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“F” rating designed to highlight female-led films debuts in the U.K.

Sofia Coppola (Photo: Getty Images)
Sofia Coppola (Photo: Getty Images)

2015 may have been the year of Furiosa, but women continued to experience trouble in the film industry as a whole. A recent university study underscored just how underrepresented women are in film and TV: Not only did were they featured in less than a third of the number of speaking roles (a percentage that’s actually decreased in recent years), but women only accounted for 1.9% of directors, 11.2% of writers and 18.9% of producers. The disparity is so glaring that the ACLU has requested a federal investigation, which the Equal Employment Opportunity Commission appears to be prepping.

Such are (some of) the circumstances that prompted the Bath Film Festival to look for a way to highlight the women-led entries in its lineup. In 2014, festival director Holly Tarquini created the F (for “female) rating, which was added to any film that was written or directed by a woman, or featured “significant women [characters] on screen in their own right”. And BBC News reports that the Bechdel-like classification will return for this year’s Bath Film Festival (which takes place over the next three weekends), appearing in the descriptions for such films as A Girl Walks Home Alone At Night, Grandma, Goodnight Mommy, and The Assassin.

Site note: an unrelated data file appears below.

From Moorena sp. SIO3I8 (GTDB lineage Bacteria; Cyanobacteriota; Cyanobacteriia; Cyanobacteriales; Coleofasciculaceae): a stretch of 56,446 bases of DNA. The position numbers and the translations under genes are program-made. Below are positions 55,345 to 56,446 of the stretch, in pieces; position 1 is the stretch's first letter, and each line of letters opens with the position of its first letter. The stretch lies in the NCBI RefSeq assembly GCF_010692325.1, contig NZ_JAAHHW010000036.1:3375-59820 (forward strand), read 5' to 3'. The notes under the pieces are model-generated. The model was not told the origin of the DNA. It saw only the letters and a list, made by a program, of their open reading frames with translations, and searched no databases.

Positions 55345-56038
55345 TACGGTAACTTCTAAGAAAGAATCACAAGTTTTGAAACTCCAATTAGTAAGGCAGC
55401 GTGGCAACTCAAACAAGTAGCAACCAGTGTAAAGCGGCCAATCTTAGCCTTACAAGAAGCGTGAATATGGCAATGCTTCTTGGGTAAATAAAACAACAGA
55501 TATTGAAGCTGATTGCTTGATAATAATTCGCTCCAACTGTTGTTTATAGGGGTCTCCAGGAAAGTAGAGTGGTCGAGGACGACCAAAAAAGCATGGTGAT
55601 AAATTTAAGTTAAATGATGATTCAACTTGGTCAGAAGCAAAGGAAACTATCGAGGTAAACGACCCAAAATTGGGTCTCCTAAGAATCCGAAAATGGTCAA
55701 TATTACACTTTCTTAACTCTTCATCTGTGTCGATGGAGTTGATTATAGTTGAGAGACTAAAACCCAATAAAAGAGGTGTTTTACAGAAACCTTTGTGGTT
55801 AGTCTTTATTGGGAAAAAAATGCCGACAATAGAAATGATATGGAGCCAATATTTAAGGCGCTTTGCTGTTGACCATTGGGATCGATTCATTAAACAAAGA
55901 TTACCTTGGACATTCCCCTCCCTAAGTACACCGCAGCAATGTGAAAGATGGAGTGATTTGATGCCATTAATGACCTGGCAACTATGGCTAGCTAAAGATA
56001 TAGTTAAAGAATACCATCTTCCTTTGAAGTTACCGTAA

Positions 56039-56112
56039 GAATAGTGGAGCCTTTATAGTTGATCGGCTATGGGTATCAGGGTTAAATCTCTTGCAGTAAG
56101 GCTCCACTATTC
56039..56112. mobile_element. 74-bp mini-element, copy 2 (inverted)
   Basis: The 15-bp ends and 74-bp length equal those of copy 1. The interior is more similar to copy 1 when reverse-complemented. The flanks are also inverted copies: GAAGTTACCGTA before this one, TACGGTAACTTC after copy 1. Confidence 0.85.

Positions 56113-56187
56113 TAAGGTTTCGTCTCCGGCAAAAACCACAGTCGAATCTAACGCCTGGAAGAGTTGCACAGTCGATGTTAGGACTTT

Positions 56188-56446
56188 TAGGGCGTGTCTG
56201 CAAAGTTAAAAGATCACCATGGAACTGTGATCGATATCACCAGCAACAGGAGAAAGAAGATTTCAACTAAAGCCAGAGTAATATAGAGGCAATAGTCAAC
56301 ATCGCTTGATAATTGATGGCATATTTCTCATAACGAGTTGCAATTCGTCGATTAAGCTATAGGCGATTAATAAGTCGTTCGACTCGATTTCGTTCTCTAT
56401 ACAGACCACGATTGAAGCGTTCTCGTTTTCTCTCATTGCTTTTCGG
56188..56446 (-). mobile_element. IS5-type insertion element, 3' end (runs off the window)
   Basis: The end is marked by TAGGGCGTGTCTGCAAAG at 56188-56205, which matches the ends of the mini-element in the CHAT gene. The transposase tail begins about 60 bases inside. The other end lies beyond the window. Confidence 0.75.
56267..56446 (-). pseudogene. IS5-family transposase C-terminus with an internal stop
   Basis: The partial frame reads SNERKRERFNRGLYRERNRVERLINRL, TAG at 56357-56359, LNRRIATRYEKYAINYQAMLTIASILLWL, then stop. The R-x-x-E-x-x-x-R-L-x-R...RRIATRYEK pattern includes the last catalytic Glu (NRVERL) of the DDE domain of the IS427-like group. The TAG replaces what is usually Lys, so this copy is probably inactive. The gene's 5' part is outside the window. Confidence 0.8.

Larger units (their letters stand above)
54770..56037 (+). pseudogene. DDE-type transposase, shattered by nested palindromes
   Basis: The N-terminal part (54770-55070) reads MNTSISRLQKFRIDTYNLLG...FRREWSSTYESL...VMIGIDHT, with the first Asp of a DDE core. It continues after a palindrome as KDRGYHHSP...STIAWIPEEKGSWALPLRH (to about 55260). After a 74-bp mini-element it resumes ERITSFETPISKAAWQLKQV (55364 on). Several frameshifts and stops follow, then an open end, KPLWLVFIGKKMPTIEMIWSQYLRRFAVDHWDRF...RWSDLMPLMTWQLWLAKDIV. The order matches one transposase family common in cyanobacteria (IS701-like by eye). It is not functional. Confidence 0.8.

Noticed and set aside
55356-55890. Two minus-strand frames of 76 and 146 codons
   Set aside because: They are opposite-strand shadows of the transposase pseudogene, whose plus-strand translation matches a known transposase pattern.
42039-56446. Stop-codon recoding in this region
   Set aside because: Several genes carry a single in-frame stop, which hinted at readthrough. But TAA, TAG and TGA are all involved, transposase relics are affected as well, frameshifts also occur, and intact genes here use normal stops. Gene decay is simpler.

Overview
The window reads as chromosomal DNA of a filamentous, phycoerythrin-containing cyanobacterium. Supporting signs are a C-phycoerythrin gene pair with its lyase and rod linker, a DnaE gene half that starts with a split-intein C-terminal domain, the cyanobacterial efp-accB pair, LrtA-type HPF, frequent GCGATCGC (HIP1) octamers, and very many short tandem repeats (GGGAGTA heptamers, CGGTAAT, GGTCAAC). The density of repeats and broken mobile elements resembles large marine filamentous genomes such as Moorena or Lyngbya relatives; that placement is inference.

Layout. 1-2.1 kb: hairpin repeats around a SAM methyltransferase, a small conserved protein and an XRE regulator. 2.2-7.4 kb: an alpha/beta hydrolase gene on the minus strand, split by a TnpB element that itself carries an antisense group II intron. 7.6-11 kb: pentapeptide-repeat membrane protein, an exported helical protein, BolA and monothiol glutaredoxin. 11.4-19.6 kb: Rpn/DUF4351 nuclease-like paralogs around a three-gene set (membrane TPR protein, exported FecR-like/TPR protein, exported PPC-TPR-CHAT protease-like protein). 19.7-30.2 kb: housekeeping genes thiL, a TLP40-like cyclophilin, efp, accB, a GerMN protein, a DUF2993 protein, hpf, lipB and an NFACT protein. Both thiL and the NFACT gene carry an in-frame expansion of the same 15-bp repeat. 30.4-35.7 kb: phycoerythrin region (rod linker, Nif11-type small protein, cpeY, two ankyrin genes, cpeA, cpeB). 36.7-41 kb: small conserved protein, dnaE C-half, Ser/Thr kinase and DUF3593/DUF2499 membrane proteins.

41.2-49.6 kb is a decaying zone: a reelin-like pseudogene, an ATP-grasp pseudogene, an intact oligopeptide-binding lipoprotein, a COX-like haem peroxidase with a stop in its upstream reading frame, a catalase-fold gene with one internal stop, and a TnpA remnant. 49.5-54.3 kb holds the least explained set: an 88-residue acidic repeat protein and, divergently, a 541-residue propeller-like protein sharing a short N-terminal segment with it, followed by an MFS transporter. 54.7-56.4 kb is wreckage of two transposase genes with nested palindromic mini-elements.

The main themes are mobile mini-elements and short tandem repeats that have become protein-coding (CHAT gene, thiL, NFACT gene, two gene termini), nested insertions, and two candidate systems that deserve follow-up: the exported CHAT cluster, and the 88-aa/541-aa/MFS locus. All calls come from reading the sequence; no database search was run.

Having a separate or additional classification for women-led efforts is nothing new for film festivals, which often feature a category for women-made films. But while the F rating isn’t necessarily a seal of approval, neither is it just another bit of information to gloss over (like the age rating). Tarquini told BBC News that she hopes it will act like the Fairtrade rating, inspiring moviegoers to “look at two films and say: ‘Let’s go and see the F-rated one because that supports women in film’.”

The F rating has already made its way into independent cinemas and other film festivals in the U.K. Some theater owners, while interested, are waiting for the rating to be refined, with one proprietor telling BBC News that she’d prefer a more implicit indication of the film’s quality or Bechdel results. And theater chains are resisting it altogether; UK Cinema Association’s chief executive, Phil Clapp, told BBC News that adopting the rating would be more off-putting than inclusive.

“The vast majority of our members would find such a blunt ‘quality stamp’ unattractive, not least in that the suggested approach would exclude a large number of films which are about women and/or which promote gender equality, while including others which are unarguably less sympathetic to that agenda. As a result, this is something few cinema operators would wish to involve themselves in, the general sense being that it’s not the way forward on these issues.”

In Sweden, dozens of cinemas have had their own A rating, which indicates that a film has passed the Bechdel test, for about two years now. The A rating faces similar criticism there, including concerns about government intrusion in art (seriously). The application of the F rating to films that deserve it wouldn’t prohibit movies that lack the letter from being screened anywhere—and again, doesn’t speak to the quality of the storylines for women or production of the movies—so it’s hard to see the harm or good it will do.

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